Zombies are real…and living among us!
Just in time for Halloween, Jeff Kinley’s The Christian Zombie Killers Handbook: Slaying the Living Dead Within is a unique book—broken into “Episodes” (fiction) and “Chapters” (nonfiction). Certain to impact a target audience, the book provides a novel approach to sharing the Gospel by exposing our inner zombie: our sinful nature.
The Episodes tell the story of Ben Forman and his family, present-day folks whose lives are a lot like ours—job stress, relationship trouble—but with a twist: they’re in constant danger of zombie attack.
The government has set up a special task force to handle zombie containment and research, and local police do all they can to protect citizens. It’s not enough, however, and no one is safe from the undead.
The Episodes at first read like an episode of CSI, so readers should be warned. Blood, brains, and rotten flesh pervade every chapter. The characters can’t escape zombies, no matter where they go—a fancy restaurant, a store, or a tool shed.
It’s a wonder they ever go outside, and when Ben and his girlfriend choose to enter a pitch-black, half-dug tunnel with no escape route, I knew exactly what was coming. And I didn’t buy it. It reminded me of a gratuitous scene in horror movie, where hapless victims ignore danger for no reason other than to be in a place where the murderer can kill them.
Although I was distracted by the head-hopping and shifts between present and past tense, the episodes always ended on a hook and made me want to read further. The spiritual content is realistic, as the characters are not religious but slowly begin to question and wonder about the “Old Way.” Dan Forman, Ben’s brother, speaks a pivotal line:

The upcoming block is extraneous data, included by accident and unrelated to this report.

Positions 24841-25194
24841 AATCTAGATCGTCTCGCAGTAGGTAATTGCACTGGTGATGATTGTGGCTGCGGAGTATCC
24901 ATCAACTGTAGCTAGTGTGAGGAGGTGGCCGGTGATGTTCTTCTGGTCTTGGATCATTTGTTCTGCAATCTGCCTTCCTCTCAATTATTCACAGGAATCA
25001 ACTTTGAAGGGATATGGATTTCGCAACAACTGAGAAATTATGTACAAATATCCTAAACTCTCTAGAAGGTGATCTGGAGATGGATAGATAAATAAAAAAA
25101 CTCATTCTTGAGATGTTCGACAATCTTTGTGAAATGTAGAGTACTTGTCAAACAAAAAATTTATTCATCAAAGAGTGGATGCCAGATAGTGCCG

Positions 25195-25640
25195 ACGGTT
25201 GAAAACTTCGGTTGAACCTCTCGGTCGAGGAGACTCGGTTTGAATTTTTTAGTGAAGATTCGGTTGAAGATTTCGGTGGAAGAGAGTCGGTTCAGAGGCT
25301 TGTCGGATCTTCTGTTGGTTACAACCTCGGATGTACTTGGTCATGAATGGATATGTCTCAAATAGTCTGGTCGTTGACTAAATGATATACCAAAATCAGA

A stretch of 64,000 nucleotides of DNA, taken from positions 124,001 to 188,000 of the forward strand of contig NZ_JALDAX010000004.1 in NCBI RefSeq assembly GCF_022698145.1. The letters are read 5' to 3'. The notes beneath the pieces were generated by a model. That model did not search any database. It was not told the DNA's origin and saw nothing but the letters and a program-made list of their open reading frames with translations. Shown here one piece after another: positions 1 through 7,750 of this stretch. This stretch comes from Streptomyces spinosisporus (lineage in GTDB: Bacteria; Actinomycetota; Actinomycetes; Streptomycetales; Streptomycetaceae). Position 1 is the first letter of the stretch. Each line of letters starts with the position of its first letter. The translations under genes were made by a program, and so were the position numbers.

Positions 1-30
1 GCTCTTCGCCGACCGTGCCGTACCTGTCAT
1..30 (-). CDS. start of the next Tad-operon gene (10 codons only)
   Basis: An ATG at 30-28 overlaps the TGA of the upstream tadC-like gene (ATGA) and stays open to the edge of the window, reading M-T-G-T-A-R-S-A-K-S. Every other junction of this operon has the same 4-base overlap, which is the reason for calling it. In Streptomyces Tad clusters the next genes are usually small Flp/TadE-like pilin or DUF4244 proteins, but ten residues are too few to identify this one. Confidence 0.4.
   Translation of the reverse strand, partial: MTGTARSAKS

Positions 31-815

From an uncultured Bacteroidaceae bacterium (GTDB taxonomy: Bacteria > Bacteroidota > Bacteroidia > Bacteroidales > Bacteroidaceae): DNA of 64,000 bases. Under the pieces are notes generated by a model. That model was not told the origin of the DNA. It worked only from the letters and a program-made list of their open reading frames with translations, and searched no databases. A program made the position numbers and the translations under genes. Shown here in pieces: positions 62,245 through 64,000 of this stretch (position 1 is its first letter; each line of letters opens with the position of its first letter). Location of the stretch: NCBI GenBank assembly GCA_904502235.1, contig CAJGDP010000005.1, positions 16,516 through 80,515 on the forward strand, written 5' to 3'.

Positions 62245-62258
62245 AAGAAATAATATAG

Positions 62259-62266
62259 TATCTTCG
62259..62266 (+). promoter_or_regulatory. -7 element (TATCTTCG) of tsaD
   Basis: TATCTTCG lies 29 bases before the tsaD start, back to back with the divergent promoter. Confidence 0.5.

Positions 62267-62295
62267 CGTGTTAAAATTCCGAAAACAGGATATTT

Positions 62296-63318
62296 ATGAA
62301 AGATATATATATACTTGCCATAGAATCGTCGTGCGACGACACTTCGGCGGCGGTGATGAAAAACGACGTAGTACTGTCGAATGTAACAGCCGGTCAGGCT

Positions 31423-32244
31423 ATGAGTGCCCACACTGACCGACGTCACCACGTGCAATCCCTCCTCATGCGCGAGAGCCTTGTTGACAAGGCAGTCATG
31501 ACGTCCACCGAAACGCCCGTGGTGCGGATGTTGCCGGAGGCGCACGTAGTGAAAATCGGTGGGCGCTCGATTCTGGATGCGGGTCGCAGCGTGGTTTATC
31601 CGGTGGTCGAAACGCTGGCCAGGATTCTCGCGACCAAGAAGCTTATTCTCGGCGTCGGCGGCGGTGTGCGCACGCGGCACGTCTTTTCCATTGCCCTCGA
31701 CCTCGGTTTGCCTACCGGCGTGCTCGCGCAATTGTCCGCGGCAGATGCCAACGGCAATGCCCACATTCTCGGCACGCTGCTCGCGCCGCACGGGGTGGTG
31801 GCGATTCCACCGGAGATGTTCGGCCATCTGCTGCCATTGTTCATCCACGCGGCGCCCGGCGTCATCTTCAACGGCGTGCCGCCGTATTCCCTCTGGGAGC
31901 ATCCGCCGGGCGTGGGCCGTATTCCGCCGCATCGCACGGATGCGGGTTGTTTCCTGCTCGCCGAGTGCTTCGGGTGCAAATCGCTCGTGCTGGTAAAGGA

“There seems to be something deep down inside us telling us mankind was meant for something better. That this zombie thing wasn’t in the original blueprint, you know?”
The Chapters express the Gospel in a fresh way, comparing our sinful nature to an inner zombie. From Genesis to the Apocalypse, Kinley traces human nature and God’s love and power, urging readers to think about our struggle against sin in a new way. I do not agree with Kinley on each theological point, but I appreciate his bottom line: only by putting our faith and lives into the Savior’s hands can we survive the zombies within.
Due to gore, I don’t think this book is suitable for some readers. There’s definitely a target audience for this book, as evidenced by a youth weekend featuring Kinley as the main speaker, and an Indie “soundtrack” which pays tribute to the book.
But if you’re a fan of things that go bump in the night, or you’re searching for a way to deepen your understanding of our salvation history, it might be worth looking into this book.
I received this book from the publisher for purposes of review. A positive review was not requested or promised.